Lindsey Lee of Edna. Lee is a realtor, owner and operator for L2 Cattle, LLC, and manager of Lee Ranch. She is a director of the Edna Lions Club, a volunteer with Helping Hands of Jackson County, vice chairman of Jackson County Volunteer Organizations Active in Disaster, and former president and vice president of the Jackson County Chamber of Commerce. She is also a former member of the Texas Farm Bureau Natural Resources Committee. Lee has earned multiple awards and recognitions as a leader in farming, ranching, and agriculture. Lee currently serves as a gubernatorial appointee to the Texas State Board of Professional Geoscientists. Lee received a Bachelor of Arts in Government from the University of Texas at Austin.

Marshall Harrison of Sunray. Harrison is superintendent of Sunray Independent School District, overseeing the operations of a school district that serves 570 students in the northern Texas Panhandle. He is a member of the Amarillo College Moore County Campus Advisory Board and president of the Sunray Lions Club. He is active in Sunray Baptist Church, where he served as interim pastor for eight months. In 2017, The Dallas Morning News recognized Harrison as the “Watch Dog Superintendent of the Year”. Harrison received degrees in agricultural education from Howard College and Tarleton State University, and a superintendent certification from Texas Tech University.

Floyd County Judge Marty Lucke of Floydada. As county judge, Lucke is responsible for administration and finance leadership for the county, as well as judicial duties for some misdemeanors, small claims cases, civil cases, probate cases, and more. He is president of the South Plains Rural Transit Board and vice chairman of the South Plains Rural Planning Organization. He is also a member of the Floyd County Veterans Memorial Board and a senior steward for the Floydada Masonic Lodge #712. Lucke received a Bachelor of Science in Geology from Abilene Christian University.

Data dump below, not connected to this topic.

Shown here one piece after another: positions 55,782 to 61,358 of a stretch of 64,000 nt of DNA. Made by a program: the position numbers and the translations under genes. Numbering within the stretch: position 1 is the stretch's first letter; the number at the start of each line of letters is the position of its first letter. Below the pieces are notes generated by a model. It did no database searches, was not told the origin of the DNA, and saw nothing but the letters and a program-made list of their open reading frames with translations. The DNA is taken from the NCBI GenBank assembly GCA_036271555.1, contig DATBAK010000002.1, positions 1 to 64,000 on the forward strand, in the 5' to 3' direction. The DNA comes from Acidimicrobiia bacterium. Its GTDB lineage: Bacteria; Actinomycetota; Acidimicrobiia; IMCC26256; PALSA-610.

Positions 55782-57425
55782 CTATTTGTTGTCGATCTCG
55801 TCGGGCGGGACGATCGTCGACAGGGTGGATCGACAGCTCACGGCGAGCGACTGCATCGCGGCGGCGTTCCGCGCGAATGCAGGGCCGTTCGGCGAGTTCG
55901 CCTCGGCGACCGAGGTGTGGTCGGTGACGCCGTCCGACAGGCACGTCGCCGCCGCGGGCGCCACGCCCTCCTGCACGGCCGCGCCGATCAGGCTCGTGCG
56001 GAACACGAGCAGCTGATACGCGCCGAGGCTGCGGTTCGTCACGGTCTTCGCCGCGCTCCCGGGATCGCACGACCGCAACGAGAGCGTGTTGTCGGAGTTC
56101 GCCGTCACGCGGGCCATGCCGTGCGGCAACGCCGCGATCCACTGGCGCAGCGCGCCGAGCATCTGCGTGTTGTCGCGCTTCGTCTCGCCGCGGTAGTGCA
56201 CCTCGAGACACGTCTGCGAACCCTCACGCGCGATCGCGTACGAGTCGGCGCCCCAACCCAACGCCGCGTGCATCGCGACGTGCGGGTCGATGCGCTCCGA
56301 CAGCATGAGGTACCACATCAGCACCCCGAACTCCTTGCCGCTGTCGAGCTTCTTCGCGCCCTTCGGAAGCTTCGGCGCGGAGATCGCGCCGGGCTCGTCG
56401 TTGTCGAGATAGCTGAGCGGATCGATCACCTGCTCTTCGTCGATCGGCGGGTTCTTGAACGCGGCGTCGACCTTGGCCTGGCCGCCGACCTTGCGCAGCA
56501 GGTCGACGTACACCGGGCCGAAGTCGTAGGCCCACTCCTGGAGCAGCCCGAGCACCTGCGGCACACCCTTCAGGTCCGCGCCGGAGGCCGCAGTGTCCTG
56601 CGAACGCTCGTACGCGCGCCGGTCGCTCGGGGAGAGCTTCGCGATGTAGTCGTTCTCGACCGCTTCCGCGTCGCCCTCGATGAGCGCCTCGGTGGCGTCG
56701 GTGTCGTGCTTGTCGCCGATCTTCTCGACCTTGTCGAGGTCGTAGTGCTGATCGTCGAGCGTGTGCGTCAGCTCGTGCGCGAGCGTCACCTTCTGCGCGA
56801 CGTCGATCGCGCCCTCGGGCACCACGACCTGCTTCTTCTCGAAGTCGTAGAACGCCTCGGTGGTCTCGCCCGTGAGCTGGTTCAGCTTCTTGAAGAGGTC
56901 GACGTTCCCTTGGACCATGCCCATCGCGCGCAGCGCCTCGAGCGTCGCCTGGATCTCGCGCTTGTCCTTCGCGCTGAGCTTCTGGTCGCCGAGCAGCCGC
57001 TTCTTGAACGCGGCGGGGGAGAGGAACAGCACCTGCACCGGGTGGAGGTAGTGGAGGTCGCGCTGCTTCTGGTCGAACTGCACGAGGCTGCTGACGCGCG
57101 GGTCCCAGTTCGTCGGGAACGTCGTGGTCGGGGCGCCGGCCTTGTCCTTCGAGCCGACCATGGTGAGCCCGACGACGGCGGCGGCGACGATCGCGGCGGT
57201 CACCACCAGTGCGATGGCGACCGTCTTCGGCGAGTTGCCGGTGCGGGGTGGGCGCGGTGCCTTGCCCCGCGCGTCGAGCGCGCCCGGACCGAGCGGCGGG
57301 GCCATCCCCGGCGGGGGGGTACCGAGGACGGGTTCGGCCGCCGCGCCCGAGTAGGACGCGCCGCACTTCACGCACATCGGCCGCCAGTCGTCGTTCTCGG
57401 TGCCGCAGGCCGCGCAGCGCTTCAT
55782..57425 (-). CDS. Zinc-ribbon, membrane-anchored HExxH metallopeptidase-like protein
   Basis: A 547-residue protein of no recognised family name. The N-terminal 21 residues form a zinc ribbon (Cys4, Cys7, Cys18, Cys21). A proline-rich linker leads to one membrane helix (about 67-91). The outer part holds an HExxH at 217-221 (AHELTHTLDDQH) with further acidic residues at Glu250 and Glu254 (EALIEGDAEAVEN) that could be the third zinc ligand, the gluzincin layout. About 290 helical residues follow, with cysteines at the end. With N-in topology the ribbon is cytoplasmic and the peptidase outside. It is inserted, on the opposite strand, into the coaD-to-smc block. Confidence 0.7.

Thomas J. Kim, M.D. of Austin. Kim is a self-employed physician, telehealth clinician and consultant who provides care to incarcerated juveniles, the elderly, military personnel, victims of disasters and others. He is a Lay Chaplain for the Episcopal Church of Good Shepherd, he serves multiple leadership roles for the Boy Scouts of America, and he is a performance coach for the archery teams of Highland Park Elementary School and Lamar Middle School in Austin. He also serves on several committees and leadership roles with the Texas Medical Association. Kim received a Bachelor of Arts in Philosophy from Georgetown University, and a Master of Public Health and a Doctor of Medicine from Tulane University.

William “Bill” Sproull of Richardson. Sproull is president and CEO of the Richardson Chamber of Commerce, its North Texas membership affiliate Tech Titans, and the Richardson Economic Development Partnership. He is an honorary life member of the International Economic Development Council and is the inaugural member of the Tech Titans Hall of Fame. He is currently the Chairman of the Board of the Alliance for Higher Education, a joint industry-university program in North Texas. He also serves on the boards of the Texas Association of Business and the Dallas Regional Chamber, plus the Technology Councils of North America foundation. Sproull received a Bachelor of Arts with a double major in Economics and Political Science from Baylor University.